After suffering from Type 1 diabetes most of her life, Sue York has become the first person in the world to undergo a pancreas transplant on the basis of being afraid of needles; she will now be able to forgo daily insulin shots.

In an interview with the BBC, York described her severe fear of needles that led to the surgery as “too many invasions into the flesh.” She gave up driving because, in her home of Lincoln, England, diabetic drivers were forced to check their blood glucose levels before driving and every two hours after they were in the driver’s seat.

Already too weak to walk long distances, York nearly became housebound; she says she tried every therapy imaginable to cure the trypanophobia that would make her “shake” and “vomit” with each shot. Nothing worked, so she signed up for a transplant waiting list, where her name sat for two years.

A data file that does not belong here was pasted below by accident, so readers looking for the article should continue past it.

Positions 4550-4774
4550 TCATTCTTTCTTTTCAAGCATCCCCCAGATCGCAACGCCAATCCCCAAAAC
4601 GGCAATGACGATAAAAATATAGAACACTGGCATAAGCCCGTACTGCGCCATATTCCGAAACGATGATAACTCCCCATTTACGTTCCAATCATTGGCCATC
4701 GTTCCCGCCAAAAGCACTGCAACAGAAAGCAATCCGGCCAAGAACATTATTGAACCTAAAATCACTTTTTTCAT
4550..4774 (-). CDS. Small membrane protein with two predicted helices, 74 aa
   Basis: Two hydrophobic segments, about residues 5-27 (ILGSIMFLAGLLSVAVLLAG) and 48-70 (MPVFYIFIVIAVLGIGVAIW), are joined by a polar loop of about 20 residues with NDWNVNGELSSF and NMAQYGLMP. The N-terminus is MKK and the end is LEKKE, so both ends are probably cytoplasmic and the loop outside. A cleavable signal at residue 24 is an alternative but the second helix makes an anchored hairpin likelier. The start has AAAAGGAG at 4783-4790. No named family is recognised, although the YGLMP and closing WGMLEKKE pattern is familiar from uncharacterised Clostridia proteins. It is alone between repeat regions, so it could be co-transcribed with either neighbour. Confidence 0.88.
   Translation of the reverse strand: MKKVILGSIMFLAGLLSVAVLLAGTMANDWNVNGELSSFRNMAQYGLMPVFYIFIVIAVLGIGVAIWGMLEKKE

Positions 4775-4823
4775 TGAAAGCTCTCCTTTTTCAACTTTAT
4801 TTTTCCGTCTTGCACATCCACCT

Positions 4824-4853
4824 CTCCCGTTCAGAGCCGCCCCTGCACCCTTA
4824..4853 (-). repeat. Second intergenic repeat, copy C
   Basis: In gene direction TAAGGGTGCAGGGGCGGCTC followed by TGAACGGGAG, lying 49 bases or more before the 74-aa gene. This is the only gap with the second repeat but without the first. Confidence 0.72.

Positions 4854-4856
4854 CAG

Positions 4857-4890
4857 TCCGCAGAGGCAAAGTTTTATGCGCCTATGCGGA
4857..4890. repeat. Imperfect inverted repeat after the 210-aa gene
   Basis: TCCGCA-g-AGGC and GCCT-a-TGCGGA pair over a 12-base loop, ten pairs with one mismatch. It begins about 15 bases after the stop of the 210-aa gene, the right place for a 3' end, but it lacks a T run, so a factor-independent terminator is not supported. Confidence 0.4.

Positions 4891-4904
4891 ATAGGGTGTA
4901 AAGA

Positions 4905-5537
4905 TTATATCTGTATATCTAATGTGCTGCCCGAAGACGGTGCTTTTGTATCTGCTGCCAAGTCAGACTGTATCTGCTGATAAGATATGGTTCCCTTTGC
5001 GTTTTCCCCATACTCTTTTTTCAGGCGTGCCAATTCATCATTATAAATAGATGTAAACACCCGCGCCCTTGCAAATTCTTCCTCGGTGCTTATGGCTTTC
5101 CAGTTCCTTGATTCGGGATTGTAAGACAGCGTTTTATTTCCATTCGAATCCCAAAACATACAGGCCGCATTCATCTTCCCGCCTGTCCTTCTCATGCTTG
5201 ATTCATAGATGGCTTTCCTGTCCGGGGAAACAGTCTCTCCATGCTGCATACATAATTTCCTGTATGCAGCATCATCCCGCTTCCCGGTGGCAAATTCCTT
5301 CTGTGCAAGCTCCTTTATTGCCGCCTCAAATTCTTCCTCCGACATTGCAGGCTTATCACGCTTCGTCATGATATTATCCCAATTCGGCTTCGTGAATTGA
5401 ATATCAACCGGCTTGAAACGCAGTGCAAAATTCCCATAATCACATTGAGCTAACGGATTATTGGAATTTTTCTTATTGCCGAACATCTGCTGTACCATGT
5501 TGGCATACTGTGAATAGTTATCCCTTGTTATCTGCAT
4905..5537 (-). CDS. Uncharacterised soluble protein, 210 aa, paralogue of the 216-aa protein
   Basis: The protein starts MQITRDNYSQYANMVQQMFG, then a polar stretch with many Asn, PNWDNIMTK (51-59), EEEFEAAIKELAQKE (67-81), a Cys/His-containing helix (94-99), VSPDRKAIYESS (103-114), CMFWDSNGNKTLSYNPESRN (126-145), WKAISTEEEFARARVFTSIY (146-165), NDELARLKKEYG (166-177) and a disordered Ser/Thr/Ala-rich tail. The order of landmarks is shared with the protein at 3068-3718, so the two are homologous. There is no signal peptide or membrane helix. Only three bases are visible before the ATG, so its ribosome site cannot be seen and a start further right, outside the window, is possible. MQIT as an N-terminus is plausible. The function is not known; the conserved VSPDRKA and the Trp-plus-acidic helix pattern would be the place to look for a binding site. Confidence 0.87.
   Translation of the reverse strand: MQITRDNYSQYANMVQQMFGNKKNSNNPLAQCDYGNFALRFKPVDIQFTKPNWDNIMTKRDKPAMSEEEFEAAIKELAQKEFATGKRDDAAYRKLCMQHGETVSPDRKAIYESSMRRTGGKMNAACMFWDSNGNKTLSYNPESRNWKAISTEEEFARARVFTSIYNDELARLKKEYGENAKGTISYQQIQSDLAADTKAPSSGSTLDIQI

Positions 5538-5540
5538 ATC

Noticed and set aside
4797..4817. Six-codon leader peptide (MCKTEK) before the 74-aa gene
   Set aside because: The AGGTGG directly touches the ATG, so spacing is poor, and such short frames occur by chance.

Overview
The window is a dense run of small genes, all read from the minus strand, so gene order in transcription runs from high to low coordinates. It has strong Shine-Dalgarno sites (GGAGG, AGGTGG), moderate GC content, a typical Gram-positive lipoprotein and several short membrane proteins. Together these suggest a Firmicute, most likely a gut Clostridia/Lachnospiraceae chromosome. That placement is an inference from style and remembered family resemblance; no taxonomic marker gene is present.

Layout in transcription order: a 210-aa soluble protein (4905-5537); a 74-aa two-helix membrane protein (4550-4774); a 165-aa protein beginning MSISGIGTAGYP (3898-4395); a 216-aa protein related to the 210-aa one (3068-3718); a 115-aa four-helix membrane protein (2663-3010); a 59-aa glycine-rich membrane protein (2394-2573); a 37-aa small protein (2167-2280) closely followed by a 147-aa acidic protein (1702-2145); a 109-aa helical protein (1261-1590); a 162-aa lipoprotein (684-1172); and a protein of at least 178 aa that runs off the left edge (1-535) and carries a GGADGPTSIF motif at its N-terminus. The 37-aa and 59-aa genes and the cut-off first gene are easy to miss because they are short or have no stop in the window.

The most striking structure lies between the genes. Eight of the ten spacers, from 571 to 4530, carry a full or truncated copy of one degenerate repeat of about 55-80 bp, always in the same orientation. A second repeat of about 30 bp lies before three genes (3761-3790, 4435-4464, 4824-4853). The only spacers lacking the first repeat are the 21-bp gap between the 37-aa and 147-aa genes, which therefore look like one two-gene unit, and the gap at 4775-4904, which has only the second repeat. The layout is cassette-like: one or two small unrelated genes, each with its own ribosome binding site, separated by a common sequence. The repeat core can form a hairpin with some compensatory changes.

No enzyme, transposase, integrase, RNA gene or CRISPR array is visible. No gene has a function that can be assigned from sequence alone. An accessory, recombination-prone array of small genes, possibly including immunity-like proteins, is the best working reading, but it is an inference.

Following some pushback from doctors, York was finally able to undergo surgery. Now, she says her life’s completely changed for the better.

“No longer am I struggling to walk up a flight of stairs, getting breathless walking into the wind. No longer is my skin yellow or grey. No longer do I look constantly exhausted,” she said. “I’ve had to get new glasses because my eyesight has improved and feeling has returned to areas on my feet where I’d begun to lose sensation.”


Her successful surgery opens the doors for other needlephobic diabetes patients, as well as the question of how to rank these patients’ needs on a list of potential recipients for pancreas transplants—usually diabetics with severe, end-stage complications.

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Image via BBC.